IN the cool, salty air of the Norwegian coast, a revolution in reverse is being attempted. Here, amid a mare’s nest of gleaming steel pipes and flaming yellow gas flares, engineers are aiming to put back into the ground what many nations have exerted all their might for the last century to get out: carbon.
If all goes to plan, the oil refinery and gas power plant at Mongstad will have millions of tonnes of its climate-warming carbon dioxide funnelled under the North Sea. And there are plans aplenty around the world for carbon capture and storage (CCS). They promise to even suck greenhouse gases out of the air one day, and are laced with the delicious irony of having been kickstarted by climate sceptic US president George W Bush, who wanted to “do something for coal”.
But the optimism that fuelled hopes of CCS driving deep carbon cuts has stalled. The infant industry was knocked off course by the world economic crisis, which dragged urgency about global warming down with it, and made money hard to come by. This matters, says the International Energy Agency, which thinks 20 per cent of all the carbon cuts needed to tackle global warming could come from trapping the exhausts of power stations and putting them out of harm’s way.
“If CCS is out, we need to find other ways to get those carbon cuts and that will be very, very difficult: we have to do it,” said Maria van der Hoeven, the IEA executive director, adding that almost three-quarters of all energy between now and 2050 will come from burning fossil fuels. The IEA, which recently warned that current trends would lead to a catastrophic 6C of warming, says 3,000 large CCS plants will be needed by 2050, three dozen within a decade.
Norway’s prime minister, Jens Stoltenberg, who opened the Mongstad plant, said: “With nine billion people expected on the planet in 2050, there is no way we can choose between increased energy production and reduced CO2 — we have to achieve both. Without CCS, we cannot do it.”
The country clearly in the lead is the US. Of the 15 major CCS projects currently running or being built that aren’t attached to power stations, it has eight. The $3bn for CCS in the US stimulus bill in 2009 turbocharged the several billion the nation had already ploughed in. “The former [Bush] administration wanted to do something for coal,” said Jay Braitsch, senior CCS adviser at the US department of energy (DoE). He said Bush had dropped out of international climate negotiations and wanted another way to address energy concerns. “That meant giving it a whole lot of money,” Braitsch said.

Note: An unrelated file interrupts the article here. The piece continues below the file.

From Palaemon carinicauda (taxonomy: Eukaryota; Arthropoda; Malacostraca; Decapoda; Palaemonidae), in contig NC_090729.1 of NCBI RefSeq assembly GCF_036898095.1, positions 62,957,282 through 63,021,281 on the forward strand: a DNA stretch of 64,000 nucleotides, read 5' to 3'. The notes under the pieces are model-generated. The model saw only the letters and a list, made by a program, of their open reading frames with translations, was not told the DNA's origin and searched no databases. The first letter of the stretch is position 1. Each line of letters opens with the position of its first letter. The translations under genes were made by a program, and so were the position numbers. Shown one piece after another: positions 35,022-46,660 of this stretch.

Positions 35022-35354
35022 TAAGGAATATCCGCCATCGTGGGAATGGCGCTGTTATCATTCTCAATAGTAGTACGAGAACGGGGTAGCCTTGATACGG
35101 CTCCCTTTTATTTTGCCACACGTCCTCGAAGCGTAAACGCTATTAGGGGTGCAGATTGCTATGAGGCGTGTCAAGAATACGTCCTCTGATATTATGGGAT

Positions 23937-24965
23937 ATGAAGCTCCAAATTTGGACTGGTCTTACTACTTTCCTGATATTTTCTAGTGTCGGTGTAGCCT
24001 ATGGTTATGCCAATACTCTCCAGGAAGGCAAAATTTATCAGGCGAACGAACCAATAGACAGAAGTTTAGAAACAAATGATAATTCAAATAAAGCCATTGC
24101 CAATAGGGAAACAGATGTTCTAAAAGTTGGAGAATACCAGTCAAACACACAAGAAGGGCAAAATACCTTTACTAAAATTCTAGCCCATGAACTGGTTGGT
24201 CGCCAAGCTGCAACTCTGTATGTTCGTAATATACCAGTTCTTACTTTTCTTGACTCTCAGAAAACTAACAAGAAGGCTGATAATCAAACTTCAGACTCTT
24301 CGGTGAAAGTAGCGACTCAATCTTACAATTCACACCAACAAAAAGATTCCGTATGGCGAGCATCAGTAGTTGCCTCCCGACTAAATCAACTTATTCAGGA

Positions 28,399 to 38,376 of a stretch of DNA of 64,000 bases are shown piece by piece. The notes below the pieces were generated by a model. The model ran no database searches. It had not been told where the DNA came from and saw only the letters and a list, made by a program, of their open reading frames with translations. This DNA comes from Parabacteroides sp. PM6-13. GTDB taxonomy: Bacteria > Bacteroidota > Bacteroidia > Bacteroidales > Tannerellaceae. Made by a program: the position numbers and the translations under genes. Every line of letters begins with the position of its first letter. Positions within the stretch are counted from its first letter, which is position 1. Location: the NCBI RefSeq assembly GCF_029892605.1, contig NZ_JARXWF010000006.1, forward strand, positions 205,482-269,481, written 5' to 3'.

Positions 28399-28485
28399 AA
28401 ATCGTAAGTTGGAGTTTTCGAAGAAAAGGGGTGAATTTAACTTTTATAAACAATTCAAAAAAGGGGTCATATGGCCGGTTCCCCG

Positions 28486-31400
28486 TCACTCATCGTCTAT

But another factor has put the US in pole position: the need for copious carbon dioxide to pump out the last dregs of oil from drained reservoirs, so-called enhanced oil recovery.
Canada and Australia — which also have a history of sceptical climate policies — are next furthest advanced in CCS. Norway, which has put $1bn of state money into the world’s largest CCS test centre at Mongstad and has been burying CO2 since 1996, is also a leader, but for different reasons.
But the status of China, the world’s biggest polluter, divides opinion. Brad Page, chief executive of the Global CCS Institute, said: “The fastest mover in the last 12 months has been China.” A large plant opened in 2011 near Shanghai was built very rapidly. But Howard Herzog, a CCS expert at Massachusetts Institute of Technology, said: “China’s goal is not to be the innovator, but to be the low-cost supplier.” The Shanghai plant, which will pump its CO2 into fizzy drinks, was built using 20-year-old technology, he said.
Europe has 21 of the 60 or so CCS plants currently in planning. But Herzog said the plan to fund development by selling off 300 million carbon pollution permits would raise far less than expected due to the floundering carbon price, which throws a double whammy as the plants’ future earnings from burying CO2 have also tanked, he said. — The Guardian, London